THURSDAY, Sept. 20 (HealthDay News) -- A new study confirms that a once-promising discovery linking prostate cancer to a retrovirus called XMRV was the result of laboratory contamination.
The link was first proposed more than six years ago when XMRV's "signature" was detected in genetic material derived from tissue samples taken from prostate cancer patients. It raised hopes that using antiviral drugs to block XMRV could prevent prostate cancer.
Follow-up studies, however, failed to find the same signature and researchers concluded that XMRV is an infection of human prostate cancer cells in laboratories and not of prostate cancer patients.
The current study was published Sept. 18 in the journal PLoS One.
In this new study, researchers conducted a forensic analysis of tissue samples and lab experiments -- some dating back nearly a decade -- and confirmed that the reported link between XMRV and prostate cancer was the result of laboratory contamination.
The contamination occurred when traces of XMRV from other cells being handled in the same laboratory found their way into the prostate tissue samples, the team of scientists concluded.
"Everything arose from this presumed contamination event," study co-author Dr. Charles Chiu, assistant professor of laboratory medicine at the University of California, San Francisco, and director of the UCSF-Abbott Viral Diagnostics and Discovery Center, said in a university news release.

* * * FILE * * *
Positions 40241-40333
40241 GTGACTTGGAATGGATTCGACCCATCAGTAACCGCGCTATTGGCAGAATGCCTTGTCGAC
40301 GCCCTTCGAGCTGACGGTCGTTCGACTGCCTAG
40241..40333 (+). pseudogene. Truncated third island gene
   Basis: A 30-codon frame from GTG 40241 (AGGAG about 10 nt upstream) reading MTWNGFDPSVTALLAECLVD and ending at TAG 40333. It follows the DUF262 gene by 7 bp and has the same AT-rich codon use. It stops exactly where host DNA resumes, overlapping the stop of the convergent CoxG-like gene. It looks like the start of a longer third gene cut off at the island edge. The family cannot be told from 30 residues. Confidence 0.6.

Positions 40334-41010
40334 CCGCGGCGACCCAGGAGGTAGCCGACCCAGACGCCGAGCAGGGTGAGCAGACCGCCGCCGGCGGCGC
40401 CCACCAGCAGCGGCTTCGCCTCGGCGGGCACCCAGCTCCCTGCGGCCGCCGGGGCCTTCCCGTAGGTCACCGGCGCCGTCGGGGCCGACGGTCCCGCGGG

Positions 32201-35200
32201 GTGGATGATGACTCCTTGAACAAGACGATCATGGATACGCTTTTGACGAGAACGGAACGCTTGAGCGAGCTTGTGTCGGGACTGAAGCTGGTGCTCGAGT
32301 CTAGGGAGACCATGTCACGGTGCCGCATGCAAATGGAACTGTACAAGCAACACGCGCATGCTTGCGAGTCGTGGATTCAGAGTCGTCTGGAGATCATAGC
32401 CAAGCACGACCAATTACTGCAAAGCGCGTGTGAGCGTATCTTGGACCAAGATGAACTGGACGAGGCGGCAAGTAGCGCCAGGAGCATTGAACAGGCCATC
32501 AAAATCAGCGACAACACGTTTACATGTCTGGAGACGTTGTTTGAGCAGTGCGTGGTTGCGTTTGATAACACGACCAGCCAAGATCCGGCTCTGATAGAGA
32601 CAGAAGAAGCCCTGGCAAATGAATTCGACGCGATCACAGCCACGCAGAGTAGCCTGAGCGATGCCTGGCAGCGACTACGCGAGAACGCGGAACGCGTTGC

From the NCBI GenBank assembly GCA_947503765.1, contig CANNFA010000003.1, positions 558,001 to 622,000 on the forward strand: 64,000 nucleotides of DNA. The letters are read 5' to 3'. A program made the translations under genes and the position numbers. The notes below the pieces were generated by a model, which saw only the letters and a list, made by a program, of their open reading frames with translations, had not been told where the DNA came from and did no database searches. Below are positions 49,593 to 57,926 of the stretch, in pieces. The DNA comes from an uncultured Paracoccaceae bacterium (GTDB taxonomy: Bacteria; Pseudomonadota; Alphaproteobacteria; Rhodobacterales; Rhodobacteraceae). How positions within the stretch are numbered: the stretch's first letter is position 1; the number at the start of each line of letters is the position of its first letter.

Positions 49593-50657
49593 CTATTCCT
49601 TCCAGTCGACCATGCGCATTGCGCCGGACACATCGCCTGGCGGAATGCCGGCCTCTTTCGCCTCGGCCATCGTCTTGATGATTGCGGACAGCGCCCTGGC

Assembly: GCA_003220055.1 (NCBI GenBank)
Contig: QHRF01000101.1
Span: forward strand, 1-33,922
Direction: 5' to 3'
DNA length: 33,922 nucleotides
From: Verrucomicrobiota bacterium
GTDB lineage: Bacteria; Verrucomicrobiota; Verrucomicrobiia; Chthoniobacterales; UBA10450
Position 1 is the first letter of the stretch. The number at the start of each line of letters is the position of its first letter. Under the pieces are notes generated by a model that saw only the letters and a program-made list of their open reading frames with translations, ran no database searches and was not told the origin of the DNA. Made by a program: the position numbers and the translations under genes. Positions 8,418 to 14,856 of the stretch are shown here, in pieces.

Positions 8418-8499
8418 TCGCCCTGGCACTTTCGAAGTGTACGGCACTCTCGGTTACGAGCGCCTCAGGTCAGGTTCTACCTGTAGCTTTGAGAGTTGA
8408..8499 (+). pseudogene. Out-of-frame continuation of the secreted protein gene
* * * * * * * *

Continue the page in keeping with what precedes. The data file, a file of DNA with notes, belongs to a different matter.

The researchers noted that they used newly developed technologies. They said if these scientific tools were available when the link between XMRV and prostate cancer was first suggested, it's likely that the contamination would have been identified far sooner.
Previous research also detected XMRV among tissue samples taken from people with chronic fatigue syndrome. But the original study linking XMRV and chronic fatigue syndrome has since been retracted.
The American Cancer Society has more about prostate cancer.
SOURCE: University of California, San Francisco, news release, Sept. 18, 2012
Copyright © 2012 HealthDay. All rights reserved.
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